It's been 38 years since grizzly bears were placed on the Endangered Species list. In that time, they've made a fantastic recovery, rebounding from fewer than 200 in the lower 48 states to the estimated 1,400-plus (including 600 in the Greater Yellowstone region) that roam the West today. They've done so well, in fact, that the U.S. Fish & Wildlife Service (USFWS) is ready to declare conservation victory, and has plans in the works to de-list the bears throughout the Yellowstone ecosystem by early 2014.
But what sounds, on the surface, like great news—recovery! success! victory!—has some conservationists worried. They see a precarious recovery that accounts for only a small fraction of the estimated 50,000 grizzlies that once roamed the West, and all of it confined to six closely watched and provisioned “recovery zones” that are spread across the Northern Rockies and Cascades. More importantly, they see that stripping the bears of their federal protections here would put their fates into the hands of state governments—Wyoming, Idaho and Montana—that seem all too eager to take over "management" of what some are now considering "nuisance bears."
See, all around Yellowstone, the rising grizzly bear population is increasingly running up against human development. In the past three years alone there have been four fatal attacks on humans, where, for the previous 24 years, there had been none. This has Wyoming, which accounts for the vast majority of the grizzlies' safe haven, already pushing for a trophy bear hunting season. Wyoming politicians—and the ranchers who back them, think bears pose too great a threat to livestock and humans.
This isn’t the first effort to de-list the grizzly. They were briefly removed in 2007 and, at the time, federal officials unveiled a plan that would allow the states to hunt and kill a specific percentage of the total bear population each year in order to stabilize their numbers. As outlined in this 2006 story from Wyoming’s Casper Star-Tribune, "The state[s] will be able to ‘parcel and direct’ bear mortality to areas with high conflict potential, high mortality risks and dwindling habitat and food sources, based on the best science available." In other words, the states could kill the bears wherever they were causing the most trouble. Back then, they were planning to keep the bears out of some areas—the Salt and Wyoming ranges, as well as the southern Wind River Mountains—that the original federal recovery strategy considered prime grizzly habitat.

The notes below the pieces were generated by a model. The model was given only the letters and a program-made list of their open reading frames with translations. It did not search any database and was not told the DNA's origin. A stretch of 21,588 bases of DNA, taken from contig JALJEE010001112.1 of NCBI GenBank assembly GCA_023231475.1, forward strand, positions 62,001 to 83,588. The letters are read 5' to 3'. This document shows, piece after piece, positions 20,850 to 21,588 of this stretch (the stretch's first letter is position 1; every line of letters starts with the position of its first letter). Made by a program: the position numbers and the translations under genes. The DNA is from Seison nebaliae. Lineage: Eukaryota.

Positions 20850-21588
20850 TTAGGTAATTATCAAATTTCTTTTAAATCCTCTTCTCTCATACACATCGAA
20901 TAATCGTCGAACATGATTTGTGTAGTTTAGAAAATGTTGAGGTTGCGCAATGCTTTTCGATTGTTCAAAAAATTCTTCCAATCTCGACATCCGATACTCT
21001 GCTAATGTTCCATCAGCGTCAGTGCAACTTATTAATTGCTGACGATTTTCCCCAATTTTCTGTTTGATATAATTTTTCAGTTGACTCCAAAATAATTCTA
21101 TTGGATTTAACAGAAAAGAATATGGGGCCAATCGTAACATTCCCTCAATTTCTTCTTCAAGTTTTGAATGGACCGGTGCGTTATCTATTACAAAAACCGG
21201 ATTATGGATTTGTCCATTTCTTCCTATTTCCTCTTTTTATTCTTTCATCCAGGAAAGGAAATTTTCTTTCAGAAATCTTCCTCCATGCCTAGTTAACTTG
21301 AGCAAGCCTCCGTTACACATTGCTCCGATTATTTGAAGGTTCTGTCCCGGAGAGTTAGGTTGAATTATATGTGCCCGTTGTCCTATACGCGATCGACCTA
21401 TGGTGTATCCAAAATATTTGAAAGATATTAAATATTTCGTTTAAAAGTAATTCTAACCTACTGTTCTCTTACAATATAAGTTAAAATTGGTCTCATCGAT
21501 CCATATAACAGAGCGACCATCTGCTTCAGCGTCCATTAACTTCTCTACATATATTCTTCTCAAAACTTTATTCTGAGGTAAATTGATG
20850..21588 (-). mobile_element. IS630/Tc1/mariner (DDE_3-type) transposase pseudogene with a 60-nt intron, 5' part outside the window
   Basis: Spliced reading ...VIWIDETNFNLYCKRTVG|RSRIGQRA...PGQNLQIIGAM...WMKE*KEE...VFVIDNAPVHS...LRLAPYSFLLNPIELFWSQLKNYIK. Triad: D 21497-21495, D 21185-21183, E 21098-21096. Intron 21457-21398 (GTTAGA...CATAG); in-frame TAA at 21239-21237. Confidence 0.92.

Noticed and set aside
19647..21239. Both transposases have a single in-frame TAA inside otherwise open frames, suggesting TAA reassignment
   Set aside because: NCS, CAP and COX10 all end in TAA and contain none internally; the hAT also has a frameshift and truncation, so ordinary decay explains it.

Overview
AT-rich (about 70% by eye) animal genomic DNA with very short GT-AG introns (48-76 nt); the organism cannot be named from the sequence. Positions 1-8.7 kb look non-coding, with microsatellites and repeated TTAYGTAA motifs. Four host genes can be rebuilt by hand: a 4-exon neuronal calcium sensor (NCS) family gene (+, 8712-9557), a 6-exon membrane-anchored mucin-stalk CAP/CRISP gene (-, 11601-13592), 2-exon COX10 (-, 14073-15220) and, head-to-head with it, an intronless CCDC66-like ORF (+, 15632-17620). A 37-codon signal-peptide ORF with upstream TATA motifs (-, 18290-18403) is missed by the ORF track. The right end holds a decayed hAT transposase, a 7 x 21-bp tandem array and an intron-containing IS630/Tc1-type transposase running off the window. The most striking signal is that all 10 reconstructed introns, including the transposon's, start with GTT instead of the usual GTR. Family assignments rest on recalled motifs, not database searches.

In 2009, however, an appeals court reversed the de-listing because of low white bark pine numbers, the seeds of which are a major source of food for grizzlies. The white bark pine is now under review for 2014 as well, which will have an impact on the ultimate decision regarding the bears.
But the conservation "victory" once again being claimed by USFWS is not so simple, say conservationists. "The gains are precarious," Louisa Willcox, of the National Resources Defense Council, told Outside. "You can turn increased numbers into a decline very quickly."
The mighty grizzly has a very low reproduction rate. And while minimum estimates place the Yellowstone grizz population around 600, Chuck Neal, retired ecologist for the Interior Department and author of Grizzlies in the Mist, thinks those numbers are more akin to an “open-air zoo” than a thriving population. Throughout the Northern Rockies, where the habitat is suitable to support grizzlies, their minimum population should be several thousand strong. And that's not a number state governments, particularly Wyoming, are comfortable with.
"The states want the keys to the car, and when they get them, they will do what they’re doing with wolves now—they’ll hunt them,” Willcox says.
For now, what happens to the grizzlies' is in the hands of the U.S. Fish & Wildlife Service. Will they go the way of wolves—and find themselves staring down the barrel of a gun—or will they get a new lease on life and a chance at full recovery?